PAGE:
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The Biden administration on Thursday announced a new round of sanctions against the besieged Cuban government for its violent crackdown on demonstrators, blacklisting the defense minister and a paramilitary police force.
Officials said the sanctions targeted specific members of the island’s authoritarian government who were deemed responsible for the repression of protesters demanding more freedom, food and healthcare. Hundreds have been beaten or arrested, human rights activists say.
The measures come as President Biden faces mounting criticism from hard-liners in both political parties in Congress seeking stronger retaliation against Cuban President Miguel Díaz-Canel and his associates.
"I unequivocally condemn the mass detentions and sham trials that are unjustly sentencing to prison those who dared to speak out in an effort to intimidate and threaten the Cuban people into silence," Biden said in a statement. "The United States stands with the brave Cubans who have taken to the streets to oppose 62 years of repression under a communist regime."
Named by the Treasury Department were a single, albeit powerful, individual, Armed Forces Minister Álvaro López Miera, and one entity, the feared Boinas Negras (Black Berets), a paramilitary police force used to break up many of the demonstrations. That security unit, however, was already blacklisted.
It was unclear what effect the sanctions would have since those targeted were unlikely to have assets in the U.S. or business dealings with U.S. firms, all of which are barred under the sanctions. The punishment comes under the Global Magnitsky Human Rights Accountability Act, a nearly decade-old measure initially designed to focus on Russia but expanded to punish abusers of human rights worldwide.
State Department spokesman Ned Price said the actions taken Thursday had bite. "This is part of our effort [against Cuba] that is not over, to be sure," Price said in a briefing with reporters. "This will not be the sum total. ... We are going to hold to account Cuban officials and entities responsible ... for the violence, repression and human rights violations."
Sen. Marco Rubio (R-Fla.), a prominent hawk on Cuba, said the key was to erode confidence within Cuba’s security forces.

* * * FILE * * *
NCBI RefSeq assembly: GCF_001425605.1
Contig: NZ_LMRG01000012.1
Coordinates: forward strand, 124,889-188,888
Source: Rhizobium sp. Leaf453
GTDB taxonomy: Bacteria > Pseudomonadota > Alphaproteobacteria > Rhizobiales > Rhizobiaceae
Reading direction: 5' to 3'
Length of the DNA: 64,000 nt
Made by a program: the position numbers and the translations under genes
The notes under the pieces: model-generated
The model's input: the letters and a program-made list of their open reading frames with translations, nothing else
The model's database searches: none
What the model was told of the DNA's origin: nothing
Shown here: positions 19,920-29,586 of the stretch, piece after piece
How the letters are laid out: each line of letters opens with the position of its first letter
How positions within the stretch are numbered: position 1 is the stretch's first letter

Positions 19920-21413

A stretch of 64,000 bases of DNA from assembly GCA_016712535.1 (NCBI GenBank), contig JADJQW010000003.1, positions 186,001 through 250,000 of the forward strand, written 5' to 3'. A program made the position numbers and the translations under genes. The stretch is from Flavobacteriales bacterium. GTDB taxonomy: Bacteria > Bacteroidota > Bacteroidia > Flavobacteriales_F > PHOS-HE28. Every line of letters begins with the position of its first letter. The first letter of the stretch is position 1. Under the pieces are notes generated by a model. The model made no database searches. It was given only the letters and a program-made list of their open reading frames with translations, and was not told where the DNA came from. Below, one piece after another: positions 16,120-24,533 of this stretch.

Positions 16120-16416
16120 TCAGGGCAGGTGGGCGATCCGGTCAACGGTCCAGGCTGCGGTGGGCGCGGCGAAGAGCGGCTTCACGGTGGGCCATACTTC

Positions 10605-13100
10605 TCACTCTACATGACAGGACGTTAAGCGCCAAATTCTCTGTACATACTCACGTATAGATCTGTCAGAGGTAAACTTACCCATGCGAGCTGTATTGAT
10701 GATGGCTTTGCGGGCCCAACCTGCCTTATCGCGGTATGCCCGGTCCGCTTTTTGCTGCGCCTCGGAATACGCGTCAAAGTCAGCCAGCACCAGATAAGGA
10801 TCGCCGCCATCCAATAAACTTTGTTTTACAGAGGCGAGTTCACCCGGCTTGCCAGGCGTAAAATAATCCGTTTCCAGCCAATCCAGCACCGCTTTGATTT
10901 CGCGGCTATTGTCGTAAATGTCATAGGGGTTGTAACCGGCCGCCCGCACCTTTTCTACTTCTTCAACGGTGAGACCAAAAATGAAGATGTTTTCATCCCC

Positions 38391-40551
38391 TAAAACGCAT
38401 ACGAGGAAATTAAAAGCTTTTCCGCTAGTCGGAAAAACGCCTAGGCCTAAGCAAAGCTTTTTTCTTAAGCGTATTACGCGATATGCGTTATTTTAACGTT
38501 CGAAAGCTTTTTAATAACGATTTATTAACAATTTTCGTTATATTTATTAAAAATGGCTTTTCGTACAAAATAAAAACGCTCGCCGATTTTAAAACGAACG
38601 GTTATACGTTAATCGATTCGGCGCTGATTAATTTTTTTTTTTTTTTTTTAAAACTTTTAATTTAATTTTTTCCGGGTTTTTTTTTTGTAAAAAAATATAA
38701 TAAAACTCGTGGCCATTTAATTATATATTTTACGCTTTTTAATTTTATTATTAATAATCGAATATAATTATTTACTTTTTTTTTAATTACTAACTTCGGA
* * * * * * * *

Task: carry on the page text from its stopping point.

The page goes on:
“This is welcome additional pressure,” he said on MSNBC ahead of the formal White House announcement, “but more needs to be done.” He urged a diplomatic push by the Organization of American States and other regional bodies, with Washington in the lead.
The sanctions will also be seen as a nod to the battleground state of Florida, where immigrants from Cuba and other conflictive parts of Latin America, and their descendants, form a sizable voting bloc that often leans conservative and Republican.
Price acknowledged a certain symbolic value to ramping up pressure on the Cuban government. "There is an important messaging element," he said.
Cuban Foreign Minister Bruno Rodríguez responded angrily to the new sanctions, saying that the U.S. should apply the same criteria and punishment to itself for the "acts of daily repression and police brutality" that killed numerous American citizens last year.
Writing on Twitter, he also criticized the State Department's "offensive and humiliating" campaign to pressure European and Latin American countries to join in condemning Cuba. The White House has said it will attempt to enlist allies and other nations, through the OAS, United Nations and elsewhere, to present a united front against Cuban repression.
The U.S. has maintained a stifling economic embargo since the early 1960s, shortly after Fidel Castro led a revolution to topple a U.S.-backed dictator. Castro, who died in 2016, soon imposed one-party communist rule in Cuba and limited many basic political freedoms while improving health and education services for much of the population.
Biden and his advisors, early in his administration, said they would begin to relax some of the harsh measures imposed by former President Trump, who was reversing an opening overseen by his predecessor.
The Biden administration said it would revive travel between the U.S. and Cuba and make it easier for Cuban Americans to send remittances to relatives. That has not yet happened.
Biden said Thursday that officials were "reviewing our remittance policy to determine how we can maximize support to the Cuban people." A remittance task force was set up this week to examine the issue, but officials have given no timeline for when to expect results.
An additional step the U.S. is contemplating, administration officials said, is to replenish the staff at the U.S. Embassy in Havana, which was all but closed under Trump.
In addition, many U.S. diplomats were removed after a mysterious affliction caused headaches, dizziness and serious brain injuries, a syndrome later detected harming U.S. officials in China, Europe and elsewhere. The symptoms could potentially have been caused by "directed, pulsed radio frequency energy," according to a National Academies of Sciences report. Congress has ordered an investigation, and CIA Director William Burns has focused attention on the matter.
Augmenting the embassy staff would allow U.S. officials to provide consular services to Cuban citizens including visas. Currently, Cubans have to travel to a third country, usually Guyana, to obtain a visa that would allow them to travel to the U.S., an often prohibitively costly process.
This story originally appeared in Los Angeles Times.